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A late racing starter but a major investor

Kevin Pratt’s death on Wednesday morning has left behind a racing legacy which mushroomed within just nine years to include a major investment in New Zealand.

Pratt (67), who passed away after a short illness, may have been a late starter in horse racing, but he immediately developed a love of the industry and his horses, one which saw him establish the showplace Kamada Park, an elaborate pre-training, agistment and training property on the outskirts of Palmerston North.

Pratt was so proud of Kamada Park, which he established after purchasing the land off his close friend and racing associate John Street five years ago and developed into a world-class equine facility.

“Kevin loved the place and just being out there with his horses,” Lisa Latta, his original trainer, said. 

A highly successful businessman with major investments in New Zealand and Australia, Pratt had never raced a horse before going to the 2011 Ready To Run 2YO Sale at Karaka with Latta, determined to buy a horse as a tonic for his ailing younger sister Brenda.

The purchase was King Kamada, a son of Shinko King whom Latta prepared to win at his fourth start, at Otaki in November 2012, and to go on to provide Pratt with his first significant highlight in racing when taking the Summer Cup at Trentham in January, 2014, just a couple of days before his sister died. 

When recalling the win a few years later, Pratt said he would never forget the joy he saw on his sister’s face watching the win.

Kevin Pratt, picture Race Images

King Kamada came close to providing Pratt with another thrill when finishing second in the 2015 Gr.1 Auckland Cup (3200m) and the stayer continually tried his hardest, but had to settle for second best. He recorded 11 black type placings, including seconds in two Gr.2 Avondale Cups (2400m) and the Gr.3 Manawatu Cup (2300m) plus thirds in the Gr.2 Awapuni Gold Cup (2000m) and Gr.3 City of Auckland Cup (2400m).  

King Kamada was later placed as a hurdler and steeplechaser when sent to Victoria and, hard on his heels, Pratt came up with Five To Midnight, another good stayer bought from Karaka for $165,000 as a yearling in 2014.

Five To Midnight failed by a mere nose when attempting to realise Pratt’s Auckland Cup dream result in 2018, going down to Ladies First, then a year later he was runner-up to Glory Days in the Ellerslie feature.

Pratt did enjoy the thrill of winning the 2017 Gr.3 Waikato Cup (2400m) with Five To Midnight, as well as the Listed Hawke’s Bay Gold Cup (2200m) and Listed Feilding Gold Cup (2100m), while among his 15 black type placings there were such notable placings as thirds in two Avondale Cups.

Pratt enjoyed his last black type win with Five To Midnight last February when the horse, renamed Home By Midnight, won the Gr.3 Launceston Cup (2400m) for Ballarat trainer Patrick Payne to take his stake earnings to almost $900,000. A month earlier Pratt’s Kamada Racing colours were carried to victory by the Terri Rae-trained Windsor in the Listed Timaru Stakes (1400m) at Riccarton.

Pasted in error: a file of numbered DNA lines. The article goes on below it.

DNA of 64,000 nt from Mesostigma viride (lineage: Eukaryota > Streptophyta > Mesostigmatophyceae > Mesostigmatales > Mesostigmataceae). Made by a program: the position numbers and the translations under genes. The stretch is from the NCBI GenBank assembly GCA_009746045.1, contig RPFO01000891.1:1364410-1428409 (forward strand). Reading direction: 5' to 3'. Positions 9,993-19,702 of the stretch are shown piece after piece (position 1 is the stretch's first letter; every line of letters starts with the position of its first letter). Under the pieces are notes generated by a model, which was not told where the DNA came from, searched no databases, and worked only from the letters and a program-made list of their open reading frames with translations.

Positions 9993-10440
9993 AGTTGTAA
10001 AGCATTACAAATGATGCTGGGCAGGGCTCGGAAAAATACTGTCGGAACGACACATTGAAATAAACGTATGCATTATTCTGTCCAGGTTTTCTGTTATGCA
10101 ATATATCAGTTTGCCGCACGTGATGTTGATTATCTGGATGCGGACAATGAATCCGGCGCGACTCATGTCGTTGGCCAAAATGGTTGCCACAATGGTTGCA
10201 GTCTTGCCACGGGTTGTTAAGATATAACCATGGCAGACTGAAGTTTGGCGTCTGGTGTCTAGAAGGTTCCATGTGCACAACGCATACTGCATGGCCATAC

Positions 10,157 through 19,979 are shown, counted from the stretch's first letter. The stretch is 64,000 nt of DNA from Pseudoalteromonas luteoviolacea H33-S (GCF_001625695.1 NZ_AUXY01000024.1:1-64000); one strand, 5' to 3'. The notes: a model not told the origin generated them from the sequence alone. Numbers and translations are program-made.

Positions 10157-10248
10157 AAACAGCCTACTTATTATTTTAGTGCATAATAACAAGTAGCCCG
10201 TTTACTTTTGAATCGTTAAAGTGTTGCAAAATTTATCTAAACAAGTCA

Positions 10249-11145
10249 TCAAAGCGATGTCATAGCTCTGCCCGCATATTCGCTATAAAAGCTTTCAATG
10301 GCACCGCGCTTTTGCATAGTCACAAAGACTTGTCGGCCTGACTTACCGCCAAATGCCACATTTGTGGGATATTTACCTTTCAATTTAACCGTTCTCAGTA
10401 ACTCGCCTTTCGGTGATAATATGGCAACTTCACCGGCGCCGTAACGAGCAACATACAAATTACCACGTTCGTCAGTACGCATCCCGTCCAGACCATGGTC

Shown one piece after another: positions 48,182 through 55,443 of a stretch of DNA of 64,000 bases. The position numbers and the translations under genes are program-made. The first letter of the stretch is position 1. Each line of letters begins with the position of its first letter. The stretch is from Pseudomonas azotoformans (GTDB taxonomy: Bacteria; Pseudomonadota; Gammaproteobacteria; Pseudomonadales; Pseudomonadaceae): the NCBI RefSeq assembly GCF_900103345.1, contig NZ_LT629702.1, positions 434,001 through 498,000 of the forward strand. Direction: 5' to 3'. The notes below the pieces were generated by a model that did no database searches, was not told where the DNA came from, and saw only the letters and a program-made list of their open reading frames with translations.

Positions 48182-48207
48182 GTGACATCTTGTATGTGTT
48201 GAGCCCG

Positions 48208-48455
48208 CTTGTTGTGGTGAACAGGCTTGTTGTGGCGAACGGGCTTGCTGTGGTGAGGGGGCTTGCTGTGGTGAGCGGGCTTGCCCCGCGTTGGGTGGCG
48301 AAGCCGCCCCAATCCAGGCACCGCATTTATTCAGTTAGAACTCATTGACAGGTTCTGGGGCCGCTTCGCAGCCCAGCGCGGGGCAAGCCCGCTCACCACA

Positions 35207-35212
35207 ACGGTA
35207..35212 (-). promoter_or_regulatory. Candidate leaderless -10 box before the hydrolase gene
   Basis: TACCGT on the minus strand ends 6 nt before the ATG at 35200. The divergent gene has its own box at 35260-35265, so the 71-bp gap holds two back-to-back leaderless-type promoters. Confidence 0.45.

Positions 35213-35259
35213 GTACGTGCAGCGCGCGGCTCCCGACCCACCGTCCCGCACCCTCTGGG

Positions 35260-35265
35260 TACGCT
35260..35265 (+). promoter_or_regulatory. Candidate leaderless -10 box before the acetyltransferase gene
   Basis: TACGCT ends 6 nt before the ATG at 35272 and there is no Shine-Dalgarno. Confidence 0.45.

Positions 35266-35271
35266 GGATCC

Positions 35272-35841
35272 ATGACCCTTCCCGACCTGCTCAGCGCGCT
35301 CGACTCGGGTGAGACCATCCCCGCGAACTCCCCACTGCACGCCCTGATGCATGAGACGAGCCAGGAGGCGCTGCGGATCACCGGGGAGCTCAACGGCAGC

Kevin counted himself lucky to be alive to witness those two black type wins, having been seriously injured last winter.

“I was pretty badly injured last July when I got kicked by a horse, that knocked me around really badly,” he said in an interview with New Zealand Racing Desk after the Launceston Cup. “It was actually one of my own horses. I was leading it around and it just lashed out and got me.

“I was smashed up pretty badly. I spent six weeks in hospital with a smashed liver and seven broken ribs and they tell me I technically died for a few minutes while I was being transported from Palmerston North to Auckland. So I’m pretty lucky to still be here, but here I am. I still love going to the races, and I especially love winning races.”

Pratt’s ownership of racehorses which had started with King Kamada had grown to approximately 40 horses at its peak, with racing interests in New Zealand, Australia and Singapore.

During his time involved in racing Pratt became a major sponsor, particularly around the central districts, and in recent years his business interests have included a partnership with RACE Incorporated in Kikiwhenua Property Developments involving a new 240-hectare rezoned residential area in Te Wanaka Road, Palmerston North. 

“I’ve got to know Kevin really well in recent years and we became good friends,” Race Inc. chief executive Alasdair Robertson said.

“I went up to the hospice to see him last night (Tuesday) and he was in sparkling form. 

“He said to me ‘I just regret I haven’t got a good horse at the moment so tomorrow I’ll start buying more.’

“Kevin became a huge part of our racing family and his contribution to Awapuni, RACE, The Manawatu and the entire New Zealand Racing Industry has been enormous.”

While a successful businessman with investments spread over parts of New Zealand and Australia, Pratt is best remembered by the racing industry for his short but successful involvement and the thrill he got from racing his horses and developing Kamada Park. 

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